’Imitation is the sincerest form of flattery,’ so the saying goes, but how do you pay tribute to one of the most iconic album covers of the 1970s? To honour the late illustrator, cartoonist and designer Ray Lowry, 30 artists have produced new artworks interpreting his cover for The Clash’s London Calling.
Lowry created a cult following contributing to Punch, Private Eye and NME, for which he produced cartoons, strips and illustrations. His concept for London Calling used a Pennie Smith shot of Paul Simonon smashing his bass guitar, which had been rejected by Smith as out of focus. Superimposed with a title drawn in pink and green lettering borrowed from Elvis Presley’s debut album, the cover was named in the top ten of album covers of all time by Q magazine.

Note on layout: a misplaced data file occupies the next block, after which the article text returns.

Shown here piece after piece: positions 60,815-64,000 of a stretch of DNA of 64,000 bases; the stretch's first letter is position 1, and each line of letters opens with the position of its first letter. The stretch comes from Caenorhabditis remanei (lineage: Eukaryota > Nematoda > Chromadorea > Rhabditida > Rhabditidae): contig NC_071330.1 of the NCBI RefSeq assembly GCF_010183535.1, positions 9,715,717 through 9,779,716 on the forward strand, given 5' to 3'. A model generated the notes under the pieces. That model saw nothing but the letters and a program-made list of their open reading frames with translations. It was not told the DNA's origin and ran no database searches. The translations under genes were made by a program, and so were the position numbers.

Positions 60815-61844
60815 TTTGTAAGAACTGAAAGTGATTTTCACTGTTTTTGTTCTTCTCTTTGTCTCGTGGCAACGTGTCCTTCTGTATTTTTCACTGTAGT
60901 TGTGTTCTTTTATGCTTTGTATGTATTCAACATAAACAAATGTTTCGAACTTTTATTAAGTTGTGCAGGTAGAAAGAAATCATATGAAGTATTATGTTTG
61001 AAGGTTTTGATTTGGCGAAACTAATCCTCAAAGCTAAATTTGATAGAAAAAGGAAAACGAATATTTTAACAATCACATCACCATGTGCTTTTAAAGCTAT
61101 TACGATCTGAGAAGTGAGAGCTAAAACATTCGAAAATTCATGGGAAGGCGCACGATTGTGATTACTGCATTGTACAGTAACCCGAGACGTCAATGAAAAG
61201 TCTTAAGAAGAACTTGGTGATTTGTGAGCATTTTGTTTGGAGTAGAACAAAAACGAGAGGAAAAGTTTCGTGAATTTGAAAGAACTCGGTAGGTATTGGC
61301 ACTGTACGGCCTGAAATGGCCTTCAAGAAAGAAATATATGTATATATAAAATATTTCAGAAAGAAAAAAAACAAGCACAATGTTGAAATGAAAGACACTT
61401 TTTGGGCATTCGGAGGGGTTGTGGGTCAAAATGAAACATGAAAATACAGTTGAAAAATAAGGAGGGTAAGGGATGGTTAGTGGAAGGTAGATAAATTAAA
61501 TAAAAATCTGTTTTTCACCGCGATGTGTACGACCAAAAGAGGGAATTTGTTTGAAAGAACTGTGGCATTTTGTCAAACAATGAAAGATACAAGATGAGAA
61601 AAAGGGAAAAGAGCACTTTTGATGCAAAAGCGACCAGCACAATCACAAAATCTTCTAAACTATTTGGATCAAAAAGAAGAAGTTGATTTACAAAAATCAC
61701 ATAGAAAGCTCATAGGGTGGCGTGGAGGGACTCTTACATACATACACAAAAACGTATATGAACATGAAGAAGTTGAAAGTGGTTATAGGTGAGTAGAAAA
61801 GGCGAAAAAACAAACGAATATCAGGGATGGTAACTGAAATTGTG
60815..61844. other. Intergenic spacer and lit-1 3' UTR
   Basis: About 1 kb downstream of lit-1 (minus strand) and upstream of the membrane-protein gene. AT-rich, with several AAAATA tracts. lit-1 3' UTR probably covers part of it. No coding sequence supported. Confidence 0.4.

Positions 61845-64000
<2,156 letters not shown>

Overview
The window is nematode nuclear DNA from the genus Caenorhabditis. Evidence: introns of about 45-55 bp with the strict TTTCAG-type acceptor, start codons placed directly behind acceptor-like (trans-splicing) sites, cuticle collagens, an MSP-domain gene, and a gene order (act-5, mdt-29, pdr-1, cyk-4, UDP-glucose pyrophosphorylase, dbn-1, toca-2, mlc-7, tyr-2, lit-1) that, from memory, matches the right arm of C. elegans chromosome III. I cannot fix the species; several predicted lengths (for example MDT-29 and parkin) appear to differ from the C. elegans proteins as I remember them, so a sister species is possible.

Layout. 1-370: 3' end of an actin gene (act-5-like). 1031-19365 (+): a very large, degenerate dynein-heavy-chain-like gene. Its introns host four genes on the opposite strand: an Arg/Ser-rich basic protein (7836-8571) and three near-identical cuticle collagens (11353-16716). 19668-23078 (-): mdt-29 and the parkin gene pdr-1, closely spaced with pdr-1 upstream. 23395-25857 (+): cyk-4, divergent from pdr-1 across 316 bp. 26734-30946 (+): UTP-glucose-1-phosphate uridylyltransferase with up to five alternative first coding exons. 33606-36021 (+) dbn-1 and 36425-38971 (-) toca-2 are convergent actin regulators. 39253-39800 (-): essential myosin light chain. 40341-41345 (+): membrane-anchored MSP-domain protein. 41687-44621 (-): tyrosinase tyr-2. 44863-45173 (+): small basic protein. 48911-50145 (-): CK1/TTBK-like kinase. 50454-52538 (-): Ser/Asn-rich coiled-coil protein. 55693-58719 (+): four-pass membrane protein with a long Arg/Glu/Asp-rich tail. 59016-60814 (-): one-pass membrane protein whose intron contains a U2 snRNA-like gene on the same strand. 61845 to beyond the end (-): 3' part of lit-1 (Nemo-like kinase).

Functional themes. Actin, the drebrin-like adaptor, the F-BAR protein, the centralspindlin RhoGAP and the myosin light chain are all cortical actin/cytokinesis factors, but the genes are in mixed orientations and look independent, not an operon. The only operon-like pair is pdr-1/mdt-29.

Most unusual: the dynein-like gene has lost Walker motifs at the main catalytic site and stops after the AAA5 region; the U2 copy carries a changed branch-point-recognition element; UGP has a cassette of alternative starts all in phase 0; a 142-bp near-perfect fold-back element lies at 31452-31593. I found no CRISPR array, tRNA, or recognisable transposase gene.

For Ray Lowry: London Calling at the Idea Generation Gallery, the artists have all looked at how Lowry influenced their art. The results include a typographic collage from Billy Childish and a take on Andrew Farrington’s photographic portrait of Lowry from Liam Spencer, as well as work from Harry Hill, Malcolm Garrett, MP Ed Vaizey and comedian Arthur Smith.
The works will be exhibited alongside a retrospective of Lowry’s work, which includes the original sketches and designs for the cover plus private sketches, letters and photographs.
Exactly what makes an iconic album cover – worthy of imitation and flattery – is, of course, an inexact science. As Lowry said of The Clash cover, ’I had no idea that [the photograph] was out of focus. [I was] half blind at the best of times… [but] that simply had to be the one.’
Ray Lowry: London Calling is on at the Idea Generation Gallery, 11 Chance Street, London E2 from 18 June to 4 July